It is important that the outboard spacers 54 have a longitudinal extent at least as great as that of the aperture 46, so that the void space 52 is fully supported and open along the aperture 46. The outboard spacers 54 should not longitudinally extend into the rear waist margin 34 or transversely extend beyond the boundaries of the core 26, otherwise leakage may occur. Thus, the size and shape of the core 26 will influence the included angle between the outboard spacers 54.

The aspect ratio of the outboard spacers 54 should not be too great. If the outboard spacers 54 are too narrow in the transverse dimension relative to the Z-direction, the outboard spacers 54 may fold or collapse under the weight of the wearer. Conversely, the outboard spacers 54 should not be too small in the Z-direction, otherwise the minimum desired clearance between the upper and lower layers 26U and 26L may not be sustained.

Thus, the desired aspect ratio is a trade off between having outboard spacers 54 wide enough to support the weight of the wearer, and being tall enough to provide the aforementioned minimum clearance between the upper layer 26U and the lower layer 26L without being so thin that folding or collapse of the spacers may occur. Generally, fecal material tends to flow along the edges of the spacers. Therefore, a void space 52 having a relatively large Z-direction clearance between the upper layer 26U and the lower layer 26L, at the expense, if necessary, of a greater transverse dimension is generally preferred.

For the embodiment described herein, high internal phase emulsion foam outboard spacers 54 having longitudinal dimensions of about 15.2 centimeters (6.0 inches), transverse dimensions of about 1.27 centimeters (0.5 inches) and Z-direction dimensions of about 0.95 centimeters (0.38 inches) have been found to work well.

Referring to FIG. 2, the outboard spacers 54 are preferably attached to the underside of the upper layer 26U of the core 26. By attaching the outboard spacers 54 to the upper layer 26U, the outboard spacers 54 are generally closer to the wearer and provide better sustained fit of the outboard spacers 54 relative to the aperture 46 and hence better registry of the aperture 46 with the anal opening.

If desired, the outboard spacers 54 may be attached to the upper surface of the lower layer 26L of the core 26, but this arrangement presents several disadvantages. For example, the backsheet 24 of a disposable absorbent article 20 according to the present invention (or according to the prior art) may move relative to the topsheet 22. If the spacers are attached to the backsheet 24, even through the lower layer 26L, registry with the aperture 46 and ultimately with the anal opening may not be assured.

The outboard spacers 54 may be attached to the upper layer 26U or lower layer 26L by any means well known in the art, preferably adhesive attachment. In a preferred embodiment, the outboard spacers 54 are adhesively attached using a band of longitudinal adhesive between the spacer and the upper layer 26U. The aforementioned XPO-9-035 adhesive made by the Minnesota Mining and Manufacturing Company has been found to work well for this purpose.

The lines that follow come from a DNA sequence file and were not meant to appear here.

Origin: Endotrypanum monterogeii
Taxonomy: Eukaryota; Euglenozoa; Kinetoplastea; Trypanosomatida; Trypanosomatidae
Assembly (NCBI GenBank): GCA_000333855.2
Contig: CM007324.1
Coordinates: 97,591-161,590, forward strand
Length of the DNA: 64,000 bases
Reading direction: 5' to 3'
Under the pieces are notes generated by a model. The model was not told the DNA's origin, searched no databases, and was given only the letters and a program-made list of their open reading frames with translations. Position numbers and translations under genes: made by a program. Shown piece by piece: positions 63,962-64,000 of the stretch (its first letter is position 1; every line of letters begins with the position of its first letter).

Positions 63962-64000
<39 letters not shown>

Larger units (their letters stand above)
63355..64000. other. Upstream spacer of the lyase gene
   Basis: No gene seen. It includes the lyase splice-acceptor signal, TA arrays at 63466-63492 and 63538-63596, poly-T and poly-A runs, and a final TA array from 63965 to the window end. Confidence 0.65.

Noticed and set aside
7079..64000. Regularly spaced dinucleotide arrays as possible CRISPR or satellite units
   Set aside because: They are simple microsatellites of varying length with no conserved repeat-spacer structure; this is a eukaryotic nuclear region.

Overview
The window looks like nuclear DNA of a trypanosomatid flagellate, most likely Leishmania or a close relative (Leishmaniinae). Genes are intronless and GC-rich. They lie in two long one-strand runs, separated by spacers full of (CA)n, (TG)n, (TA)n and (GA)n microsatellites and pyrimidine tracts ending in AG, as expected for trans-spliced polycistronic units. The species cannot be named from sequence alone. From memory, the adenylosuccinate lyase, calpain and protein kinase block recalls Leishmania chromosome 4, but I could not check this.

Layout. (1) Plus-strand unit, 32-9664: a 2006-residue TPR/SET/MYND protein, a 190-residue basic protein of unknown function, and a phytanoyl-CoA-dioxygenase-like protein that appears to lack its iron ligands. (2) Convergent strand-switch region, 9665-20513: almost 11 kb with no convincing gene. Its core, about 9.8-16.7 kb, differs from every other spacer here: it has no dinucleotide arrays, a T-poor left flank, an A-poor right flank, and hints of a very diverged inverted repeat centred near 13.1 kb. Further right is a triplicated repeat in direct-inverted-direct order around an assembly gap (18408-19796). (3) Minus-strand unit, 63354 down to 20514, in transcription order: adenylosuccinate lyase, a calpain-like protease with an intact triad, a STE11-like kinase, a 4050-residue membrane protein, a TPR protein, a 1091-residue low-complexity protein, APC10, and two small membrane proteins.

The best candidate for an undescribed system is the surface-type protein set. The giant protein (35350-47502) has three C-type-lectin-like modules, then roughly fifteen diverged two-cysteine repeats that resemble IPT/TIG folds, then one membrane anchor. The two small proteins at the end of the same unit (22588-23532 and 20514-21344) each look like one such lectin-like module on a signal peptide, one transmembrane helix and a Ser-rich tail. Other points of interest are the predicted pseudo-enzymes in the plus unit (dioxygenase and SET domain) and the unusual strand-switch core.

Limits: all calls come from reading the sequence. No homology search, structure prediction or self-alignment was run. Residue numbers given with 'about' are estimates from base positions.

Referring back to FIG. 1, if desired, a disposable absorbent article 20 according to the present invention may further comprise a central spacer 56. The central spacer 56 is parallel and coincident the longitudinal centerline and disposed in the rear portion 42 of the disposable absorbent article 20. The central spacer 56 may have a longitudinal dimension of about 5.1 to 10.2 centimeters (2 to 4 inches), transverse and Z-direction dimensions identical to those of the outboard spacers 54 and be offset somewhat towards the rear waist margin 34 from the back edge of the aperture 46.

Referring to FIG. 3, the central spacer 56 provides the advantage of reducing the amount of fecal material in the gluteal groove of the wearer, providing for easier cleaning when the soiled disposable absorbent article 20 is removed. Also, the central spacer 56 bisects the transverse span between the outboard spacers 54, preventing the upper layer 26U of the core 26 from sagging or festooning into the void space 52. The central spacer 56 should not have a greater Z-direction dimension than the outboard spacers 54, otherwise the disposable absorbent article 20 may be uncomfortable to the wearer or the central spacer 56 may fold or collapse.

Several variants of the disposable absorbent article 20 according to the present invention are feasible. As illustrated in FIG. 4 for example, the upper layer 26U of the core 26 may be omitted from the rear portion 42 of the disposable absorbent article 20, as well as from the front portion 40 of the disposable absorbent article 20. This arrangement provides the advantage, particularly for the female wearer, that urine will be rapidly transmitted through the topsheet 22 but provides the disadvantage that the spacers 54 and 56 are placed more directly in contact with the buttocks of the wearer, increasing the likelihood of red marking. Furthermore, the upper layer 26U of the core 26 provides transverse stability--preventing the outboard spacers 54 from moving inwardly relative to one another and not providing support so that the anal opening is registered with the passageway.